Question 28

Critically evaluate early versus late initiation of Renal Replacement Therapy (RRT) in the critically ill patient.

[Click here to toggle visibility of the answers]

College answer

Not available.

Discussion

Rationale:

  • Renal failure results in the accumulation of uraemic toxins
  • The damage done by this accumulation is dose-dependent
  • There is no specific safe threshold value for the levels of these toxins
  • Ergo, the early removal of such toxins should be beneficial

Advantages of early RRT:

  • Specific benefits should theoretically include decreased fluid overload, earlier extubation, shorter ICU stay, lower risk of encephalopathy and improved mortality
  • Medical therapies for complications of renal failure are not benign, for instance causing deafness (frusemide), bowel obstruction (cation exchange resins) and increased CO2 (bicarbonate).
  • Delaying therapy is unlikely to have any immediate benefit as you have not treated anything.
  • For many patients presenting with renal failure, the need for future dialysis is apparent, and it would make no sense to delay this therapy until specific criteria are met (eg. to wait for "symptomatic" uraemia).

Disadvantages of early RRT:

  • Renal replacement therapy is not benign: there are well-documented complications.
  • Renal replacement therapy is not a "cure" for acute renal failure, it is merely a support strategy.
  • RRT may even cause a dalay in renal recovery
  • A proportion of patients with severe acute kidney injury never go on to require RRT
  • The safety of careful medical management is greater than the safety of careful RRT
  • Vascular access for CRRT is not without complications
  • Renal replacement therapy is not cheap (equipment, manpower and maintenance).
  • Most complications of acute renal failure are such that require relatively inexpensive and easily administered solutions, eg. calcium gluconate, soidum bicarbonate, frusemide, and so on.
  • The cost of RRT is not only in equipment but also in manpower and maintenance.

Evidence:

  • Early small-scale trials suggested a mortality risk reduction associated with early RRT, and this was also the finding of the ELAIN trial
  • Other trials (AKIKI, STARRT-AKI) have demonstrated no substantial difference in patient-centred outcomes between early and delayed initiation of RRT
  • In some of these (especially AKIKI), a substantial group of patients (~50%) in the delayed group never ended up receiving dialysis at all
  • For patients in whom RRT was delayed, AKIKI 2 investigators found that persistent oliguria (of over 72 hours) or a raised urea (over 40 mmol/L) were associated with poorer outcomes if the delay continued

Own practice:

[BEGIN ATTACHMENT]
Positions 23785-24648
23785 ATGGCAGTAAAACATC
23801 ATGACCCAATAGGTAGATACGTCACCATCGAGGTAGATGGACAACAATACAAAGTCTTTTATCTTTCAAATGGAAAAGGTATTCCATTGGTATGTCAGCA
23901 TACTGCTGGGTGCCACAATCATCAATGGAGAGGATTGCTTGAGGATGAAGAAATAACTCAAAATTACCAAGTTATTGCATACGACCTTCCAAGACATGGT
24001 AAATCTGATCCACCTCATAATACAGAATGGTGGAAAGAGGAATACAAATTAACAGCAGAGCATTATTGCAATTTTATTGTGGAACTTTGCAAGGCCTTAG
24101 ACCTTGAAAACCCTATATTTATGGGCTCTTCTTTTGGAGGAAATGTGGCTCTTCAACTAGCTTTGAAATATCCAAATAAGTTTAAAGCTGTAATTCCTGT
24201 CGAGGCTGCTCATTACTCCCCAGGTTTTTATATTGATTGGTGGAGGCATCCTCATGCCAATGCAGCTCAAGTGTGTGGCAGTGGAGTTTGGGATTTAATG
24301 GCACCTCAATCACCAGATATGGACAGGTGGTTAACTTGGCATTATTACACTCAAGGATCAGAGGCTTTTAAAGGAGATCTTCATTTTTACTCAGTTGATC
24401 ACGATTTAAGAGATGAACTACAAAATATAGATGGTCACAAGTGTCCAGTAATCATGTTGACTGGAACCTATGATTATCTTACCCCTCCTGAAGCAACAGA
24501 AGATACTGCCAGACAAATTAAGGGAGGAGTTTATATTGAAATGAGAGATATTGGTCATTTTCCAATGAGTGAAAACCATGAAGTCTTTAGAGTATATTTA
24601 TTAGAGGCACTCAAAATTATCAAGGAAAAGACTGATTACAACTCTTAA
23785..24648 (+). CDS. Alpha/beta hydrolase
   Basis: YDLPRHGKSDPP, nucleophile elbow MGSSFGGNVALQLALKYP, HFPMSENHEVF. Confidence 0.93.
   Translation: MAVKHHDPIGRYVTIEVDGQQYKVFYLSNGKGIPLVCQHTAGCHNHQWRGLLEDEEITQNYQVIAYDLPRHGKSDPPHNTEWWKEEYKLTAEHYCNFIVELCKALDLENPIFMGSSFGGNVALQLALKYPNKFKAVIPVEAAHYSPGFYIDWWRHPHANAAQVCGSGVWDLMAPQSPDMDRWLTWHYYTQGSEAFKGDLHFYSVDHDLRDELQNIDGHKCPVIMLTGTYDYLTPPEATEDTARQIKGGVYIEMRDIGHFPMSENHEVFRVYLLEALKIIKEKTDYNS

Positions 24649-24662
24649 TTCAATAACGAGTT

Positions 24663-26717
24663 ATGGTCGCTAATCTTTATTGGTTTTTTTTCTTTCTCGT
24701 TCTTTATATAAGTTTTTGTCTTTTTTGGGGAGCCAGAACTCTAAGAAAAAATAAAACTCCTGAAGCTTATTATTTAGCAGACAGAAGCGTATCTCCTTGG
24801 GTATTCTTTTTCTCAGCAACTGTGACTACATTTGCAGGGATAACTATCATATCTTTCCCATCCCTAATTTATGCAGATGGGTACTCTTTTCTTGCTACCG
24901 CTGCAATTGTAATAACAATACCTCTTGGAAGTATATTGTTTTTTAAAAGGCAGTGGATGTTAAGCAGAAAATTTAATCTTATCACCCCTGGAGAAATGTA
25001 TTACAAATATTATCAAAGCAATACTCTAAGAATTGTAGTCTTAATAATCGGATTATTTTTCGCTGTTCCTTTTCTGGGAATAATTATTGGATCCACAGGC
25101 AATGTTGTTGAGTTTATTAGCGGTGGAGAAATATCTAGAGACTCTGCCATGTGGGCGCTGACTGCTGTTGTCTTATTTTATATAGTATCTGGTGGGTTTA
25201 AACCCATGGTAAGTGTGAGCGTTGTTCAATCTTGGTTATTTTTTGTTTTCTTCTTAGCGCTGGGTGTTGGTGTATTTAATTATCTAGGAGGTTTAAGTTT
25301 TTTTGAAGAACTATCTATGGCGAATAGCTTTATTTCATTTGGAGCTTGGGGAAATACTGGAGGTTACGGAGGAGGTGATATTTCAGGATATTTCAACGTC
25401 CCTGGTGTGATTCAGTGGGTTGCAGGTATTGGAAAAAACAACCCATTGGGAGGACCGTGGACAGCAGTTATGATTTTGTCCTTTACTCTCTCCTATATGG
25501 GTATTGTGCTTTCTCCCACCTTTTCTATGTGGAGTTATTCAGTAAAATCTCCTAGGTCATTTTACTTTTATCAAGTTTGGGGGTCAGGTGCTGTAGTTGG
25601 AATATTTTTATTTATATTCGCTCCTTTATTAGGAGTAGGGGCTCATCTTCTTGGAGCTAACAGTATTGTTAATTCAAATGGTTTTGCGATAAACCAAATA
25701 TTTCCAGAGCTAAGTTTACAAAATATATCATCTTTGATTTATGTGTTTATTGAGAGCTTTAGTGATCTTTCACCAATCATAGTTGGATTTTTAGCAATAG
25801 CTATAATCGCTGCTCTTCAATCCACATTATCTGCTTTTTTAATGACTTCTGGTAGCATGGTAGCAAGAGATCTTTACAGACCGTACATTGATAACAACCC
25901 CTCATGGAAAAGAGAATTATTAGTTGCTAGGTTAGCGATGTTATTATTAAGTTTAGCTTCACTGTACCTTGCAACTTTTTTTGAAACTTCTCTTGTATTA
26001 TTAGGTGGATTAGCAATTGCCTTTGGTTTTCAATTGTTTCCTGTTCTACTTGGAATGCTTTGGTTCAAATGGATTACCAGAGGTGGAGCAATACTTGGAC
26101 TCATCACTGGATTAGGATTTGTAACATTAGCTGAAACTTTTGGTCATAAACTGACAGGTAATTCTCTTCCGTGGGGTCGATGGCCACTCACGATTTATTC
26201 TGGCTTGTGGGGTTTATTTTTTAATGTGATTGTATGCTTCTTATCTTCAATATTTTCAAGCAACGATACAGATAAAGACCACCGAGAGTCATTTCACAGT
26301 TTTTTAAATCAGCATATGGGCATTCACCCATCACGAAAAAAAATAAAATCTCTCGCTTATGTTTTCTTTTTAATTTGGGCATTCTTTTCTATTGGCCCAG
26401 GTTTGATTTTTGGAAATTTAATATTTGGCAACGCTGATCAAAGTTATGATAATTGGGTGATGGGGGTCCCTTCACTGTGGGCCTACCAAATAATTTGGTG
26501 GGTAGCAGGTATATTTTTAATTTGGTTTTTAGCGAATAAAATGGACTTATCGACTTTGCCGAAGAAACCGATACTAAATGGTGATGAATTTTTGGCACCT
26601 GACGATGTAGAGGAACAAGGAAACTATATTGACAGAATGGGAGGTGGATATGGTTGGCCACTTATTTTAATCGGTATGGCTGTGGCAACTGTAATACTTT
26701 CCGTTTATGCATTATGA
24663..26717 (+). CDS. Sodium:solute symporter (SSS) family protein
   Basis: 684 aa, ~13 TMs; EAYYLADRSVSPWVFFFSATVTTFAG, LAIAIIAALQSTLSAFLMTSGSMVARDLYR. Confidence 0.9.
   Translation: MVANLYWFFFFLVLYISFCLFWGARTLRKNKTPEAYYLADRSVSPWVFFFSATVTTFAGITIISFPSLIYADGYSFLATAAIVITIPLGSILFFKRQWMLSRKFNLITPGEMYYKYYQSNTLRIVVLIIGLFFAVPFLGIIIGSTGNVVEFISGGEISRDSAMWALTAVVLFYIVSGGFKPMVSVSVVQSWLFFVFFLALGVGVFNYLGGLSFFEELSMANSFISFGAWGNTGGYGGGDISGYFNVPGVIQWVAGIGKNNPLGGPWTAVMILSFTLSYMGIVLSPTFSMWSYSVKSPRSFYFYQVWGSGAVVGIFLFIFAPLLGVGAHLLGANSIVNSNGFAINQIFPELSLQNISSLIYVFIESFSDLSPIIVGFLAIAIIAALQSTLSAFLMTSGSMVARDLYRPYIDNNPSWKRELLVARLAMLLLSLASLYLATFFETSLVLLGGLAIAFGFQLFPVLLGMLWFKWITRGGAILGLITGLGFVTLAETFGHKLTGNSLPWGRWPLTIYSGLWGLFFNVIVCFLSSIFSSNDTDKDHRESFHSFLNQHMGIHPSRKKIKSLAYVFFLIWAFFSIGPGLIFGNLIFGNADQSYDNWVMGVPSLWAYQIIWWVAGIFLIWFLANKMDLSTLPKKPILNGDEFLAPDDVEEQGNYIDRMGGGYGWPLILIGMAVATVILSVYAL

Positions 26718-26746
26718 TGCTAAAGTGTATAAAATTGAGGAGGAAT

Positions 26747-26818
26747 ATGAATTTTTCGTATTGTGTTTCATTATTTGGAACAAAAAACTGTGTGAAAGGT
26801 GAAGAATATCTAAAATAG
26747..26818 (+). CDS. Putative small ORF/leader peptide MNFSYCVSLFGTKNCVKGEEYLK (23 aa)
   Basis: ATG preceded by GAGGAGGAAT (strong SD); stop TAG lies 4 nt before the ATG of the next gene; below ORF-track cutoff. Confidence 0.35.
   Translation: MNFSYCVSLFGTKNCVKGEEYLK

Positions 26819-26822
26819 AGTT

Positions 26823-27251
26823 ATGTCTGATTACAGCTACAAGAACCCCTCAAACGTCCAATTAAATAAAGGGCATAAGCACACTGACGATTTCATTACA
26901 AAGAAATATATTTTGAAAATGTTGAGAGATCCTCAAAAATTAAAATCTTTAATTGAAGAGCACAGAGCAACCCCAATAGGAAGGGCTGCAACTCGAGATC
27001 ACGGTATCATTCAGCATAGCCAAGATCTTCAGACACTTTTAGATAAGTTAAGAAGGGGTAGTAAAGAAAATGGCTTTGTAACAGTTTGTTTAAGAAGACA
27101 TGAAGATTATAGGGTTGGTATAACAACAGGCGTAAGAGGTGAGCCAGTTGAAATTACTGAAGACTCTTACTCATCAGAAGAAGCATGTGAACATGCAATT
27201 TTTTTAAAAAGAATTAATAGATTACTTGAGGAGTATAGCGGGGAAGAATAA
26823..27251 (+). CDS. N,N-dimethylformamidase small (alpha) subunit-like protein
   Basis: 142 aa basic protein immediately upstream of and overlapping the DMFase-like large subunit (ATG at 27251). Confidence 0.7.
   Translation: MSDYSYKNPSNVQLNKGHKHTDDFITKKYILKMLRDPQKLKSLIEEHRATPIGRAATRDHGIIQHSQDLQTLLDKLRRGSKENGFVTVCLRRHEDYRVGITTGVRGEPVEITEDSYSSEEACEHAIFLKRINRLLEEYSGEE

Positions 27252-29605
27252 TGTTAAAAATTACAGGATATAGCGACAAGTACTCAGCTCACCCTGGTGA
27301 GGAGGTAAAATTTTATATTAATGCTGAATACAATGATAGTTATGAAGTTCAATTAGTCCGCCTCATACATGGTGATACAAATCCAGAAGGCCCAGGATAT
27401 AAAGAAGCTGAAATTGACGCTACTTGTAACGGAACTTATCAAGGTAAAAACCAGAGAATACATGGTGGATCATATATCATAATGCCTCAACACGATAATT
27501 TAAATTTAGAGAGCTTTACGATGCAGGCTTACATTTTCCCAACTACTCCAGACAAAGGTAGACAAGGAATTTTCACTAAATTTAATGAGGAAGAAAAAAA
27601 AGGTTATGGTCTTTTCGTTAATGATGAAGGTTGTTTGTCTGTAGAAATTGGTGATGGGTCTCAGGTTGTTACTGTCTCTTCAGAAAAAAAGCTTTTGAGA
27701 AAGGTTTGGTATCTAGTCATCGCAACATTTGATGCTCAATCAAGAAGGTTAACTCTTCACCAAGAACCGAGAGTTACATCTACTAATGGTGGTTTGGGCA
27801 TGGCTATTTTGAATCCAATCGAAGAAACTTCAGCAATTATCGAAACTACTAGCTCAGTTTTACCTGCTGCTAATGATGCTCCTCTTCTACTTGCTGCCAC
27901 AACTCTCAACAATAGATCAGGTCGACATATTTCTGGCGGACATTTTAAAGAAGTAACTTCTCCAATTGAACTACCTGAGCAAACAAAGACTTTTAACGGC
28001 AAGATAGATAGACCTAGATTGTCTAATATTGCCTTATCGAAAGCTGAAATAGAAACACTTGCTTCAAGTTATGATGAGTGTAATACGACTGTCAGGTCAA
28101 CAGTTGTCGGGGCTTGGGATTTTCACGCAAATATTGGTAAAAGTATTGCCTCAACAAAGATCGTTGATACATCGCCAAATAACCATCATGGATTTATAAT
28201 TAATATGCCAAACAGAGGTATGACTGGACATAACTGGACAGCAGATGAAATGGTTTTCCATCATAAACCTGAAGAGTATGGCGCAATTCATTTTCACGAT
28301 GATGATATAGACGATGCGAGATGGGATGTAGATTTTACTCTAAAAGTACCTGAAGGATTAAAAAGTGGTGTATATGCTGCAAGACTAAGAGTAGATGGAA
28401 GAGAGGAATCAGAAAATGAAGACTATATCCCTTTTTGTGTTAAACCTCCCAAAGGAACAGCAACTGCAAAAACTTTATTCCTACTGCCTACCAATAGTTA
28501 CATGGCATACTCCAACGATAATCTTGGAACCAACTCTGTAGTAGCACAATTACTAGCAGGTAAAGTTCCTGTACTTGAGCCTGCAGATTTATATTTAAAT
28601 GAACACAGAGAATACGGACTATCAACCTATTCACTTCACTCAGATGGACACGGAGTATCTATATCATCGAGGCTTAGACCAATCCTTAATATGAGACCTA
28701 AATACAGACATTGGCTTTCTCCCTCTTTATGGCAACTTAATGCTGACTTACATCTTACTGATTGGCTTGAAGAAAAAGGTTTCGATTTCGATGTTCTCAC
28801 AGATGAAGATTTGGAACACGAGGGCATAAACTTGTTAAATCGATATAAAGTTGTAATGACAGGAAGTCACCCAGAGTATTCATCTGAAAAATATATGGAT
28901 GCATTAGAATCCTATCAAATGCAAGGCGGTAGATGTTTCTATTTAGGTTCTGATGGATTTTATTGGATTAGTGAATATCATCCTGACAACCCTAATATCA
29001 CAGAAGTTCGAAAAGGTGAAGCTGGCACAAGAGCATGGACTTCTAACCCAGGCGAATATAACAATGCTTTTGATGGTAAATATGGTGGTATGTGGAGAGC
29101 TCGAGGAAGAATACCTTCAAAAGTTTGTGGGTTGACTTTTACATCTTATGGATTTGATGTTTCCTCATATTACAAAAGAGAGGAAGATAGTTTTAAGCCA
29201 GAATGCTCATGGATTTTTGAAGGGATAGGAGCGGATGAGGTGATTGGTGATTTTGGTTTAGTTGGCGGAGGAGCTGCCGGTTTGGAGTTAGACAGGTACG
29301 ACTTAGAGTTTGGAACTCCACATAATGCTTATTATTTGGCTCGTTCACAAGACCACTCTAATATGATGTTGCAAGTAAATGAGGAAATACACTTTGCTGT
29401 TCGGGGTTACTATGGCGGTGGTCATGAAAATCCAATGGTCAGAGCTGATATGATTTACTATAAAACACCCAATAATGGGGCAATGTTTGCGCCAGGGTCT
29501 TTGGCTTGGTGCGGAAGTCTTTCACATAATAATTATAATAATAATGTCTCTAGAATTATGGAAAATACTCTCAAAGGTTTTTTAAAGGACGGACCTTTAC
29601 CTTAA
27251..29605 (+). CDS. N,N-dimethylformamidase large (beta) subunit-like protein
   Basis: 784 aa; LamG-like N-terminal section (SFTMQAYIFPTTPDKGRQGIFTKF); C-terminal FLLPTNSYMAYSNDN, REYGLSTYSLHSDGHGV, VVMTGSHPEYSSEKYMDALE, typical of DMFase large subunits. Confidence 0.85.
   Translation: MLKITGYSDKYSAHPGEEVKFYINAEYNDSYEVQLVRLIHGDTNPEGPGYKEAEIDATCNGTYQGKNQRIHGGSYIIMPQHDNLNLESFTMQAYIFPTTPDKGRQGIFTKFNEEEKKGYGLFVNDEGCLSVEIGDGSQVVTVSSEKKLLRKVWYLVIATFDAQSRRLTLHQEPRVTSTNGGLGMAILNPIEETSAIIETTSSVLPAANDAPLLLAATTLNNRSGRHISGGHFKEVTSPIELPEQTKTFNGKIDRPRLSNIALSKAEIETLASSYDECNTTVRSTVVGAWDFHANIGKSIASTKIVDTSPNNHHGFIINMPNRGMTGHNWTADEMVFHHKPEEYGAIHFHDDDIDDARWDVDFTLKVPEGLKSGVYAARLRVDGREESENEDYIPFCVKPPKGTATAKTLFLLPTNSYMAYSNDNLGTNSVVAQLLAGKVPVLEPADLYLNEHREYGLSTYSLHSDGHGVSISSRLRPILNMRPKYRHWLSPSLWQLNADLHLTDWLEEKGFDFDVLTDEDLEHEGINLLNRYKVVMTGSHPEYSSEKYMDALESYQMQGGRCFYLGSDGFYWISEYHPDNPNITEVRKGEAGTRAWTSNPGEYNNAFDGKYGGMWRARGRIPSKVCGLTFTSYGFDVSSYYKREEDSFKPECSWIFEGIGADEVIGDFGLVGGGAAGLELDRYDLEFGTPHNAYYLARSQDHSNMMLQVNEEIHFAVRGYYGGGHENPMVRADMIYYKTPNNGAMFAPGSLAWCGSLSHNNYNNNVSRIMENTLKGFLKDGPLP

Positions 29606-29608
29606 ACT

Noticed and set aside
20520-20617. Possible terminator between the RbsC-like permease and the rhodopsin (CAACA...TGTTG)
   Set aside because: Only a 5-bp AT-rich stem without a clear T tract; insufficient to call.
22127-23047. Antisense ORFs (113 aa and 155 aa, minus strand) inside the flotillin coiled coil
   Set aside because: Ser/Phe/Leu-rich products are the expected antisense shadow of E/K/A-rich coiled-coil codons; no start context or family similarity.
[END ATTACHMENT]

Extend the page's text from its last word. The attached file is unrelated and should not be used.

• "Any reasonable statement" should score marks here. 
  • One could say,
    • In my practice, I offer RRT only to patients with medically refractory acidaemia, electrolyte derangement or pulmonary oedema. In patients with oliguria and mild biochemical disturbances susceptible to medical therapy, I give renal function up to 72 hours to recover, or until urea has increased to over 40mmol/L, before I commence RRT.

References

Vaara, Suvi T., et al. "Timing of RRT based on the presence of conventional indications." Clinical Journal of the American Society of Nephrology 9.9 (2014): 1577-1585.

Wierstra, Benjamin T., et al. "The impact of “early” versus “late” initiation of renal replacement therapy in critical care patients with acute kidney injury: a systematic review and evidence synthesis." Critical Care 20.1 (2016): 1.

Gaudry, Stéphane, et al. "Initiation Strategies for Renal-Replacement Therapy in the Intensive Care Unit." New England Journal of Medicine (2016).

Seabra, Victor F., et al. "Timing of renal replacement therapy initiation in acute renal failure: a meta-analysis." American Journal of Kidney Diseases 52.2 (2008): 272-284.

Kleinknecht, Dieter, et al. "Uremic and non-uremic complications in acute renal failure: Evaluation of early and frequent dialysis on prognosis." Kidney international 1.3 (1972): 190-196.

Egal, Mohamud, et al. "Targeting Oliguria Reversal in Goal-Directed Hemodynamic Management Does Not Reduce Renal Dysfunction in Perioperative and Critically Ill Patients: A Systematic Review and Meta-Analysis." Anesthesia & Analgesia 122.1 (2016): 173-185.

Ahmed, U. S., H. I. Iqbal, and S. R. Akbar. "Furosemide in Acute Kidney Injury–A Vexed Issue." Austin J Nephrol Hypertens 1.5 (2014): 1026.

Zarbock, Alexander, et al. "Effect of early vs delayed initiation of renal replacement therapy on mortality in critically ill patients with acute kidney injury: the ELAIN randomized clinical trial." JAMA 315.20 (2016): 2190-2199.

STARRT-AKI Investigators. "Timing of initiation of renal-replacement therapy in acute kidney injury." New England Journal of Medicine (2020); 383:240-251

Gaudry, Stéphane, et al. "Comparison of two delayed strategies for renal replacement therapy initiation for severe acute kidney injury (AKIKI 2): a multicentre, open-label, randomised, controlled trial." The Lancet 397.10281 (2021): 1293-1300.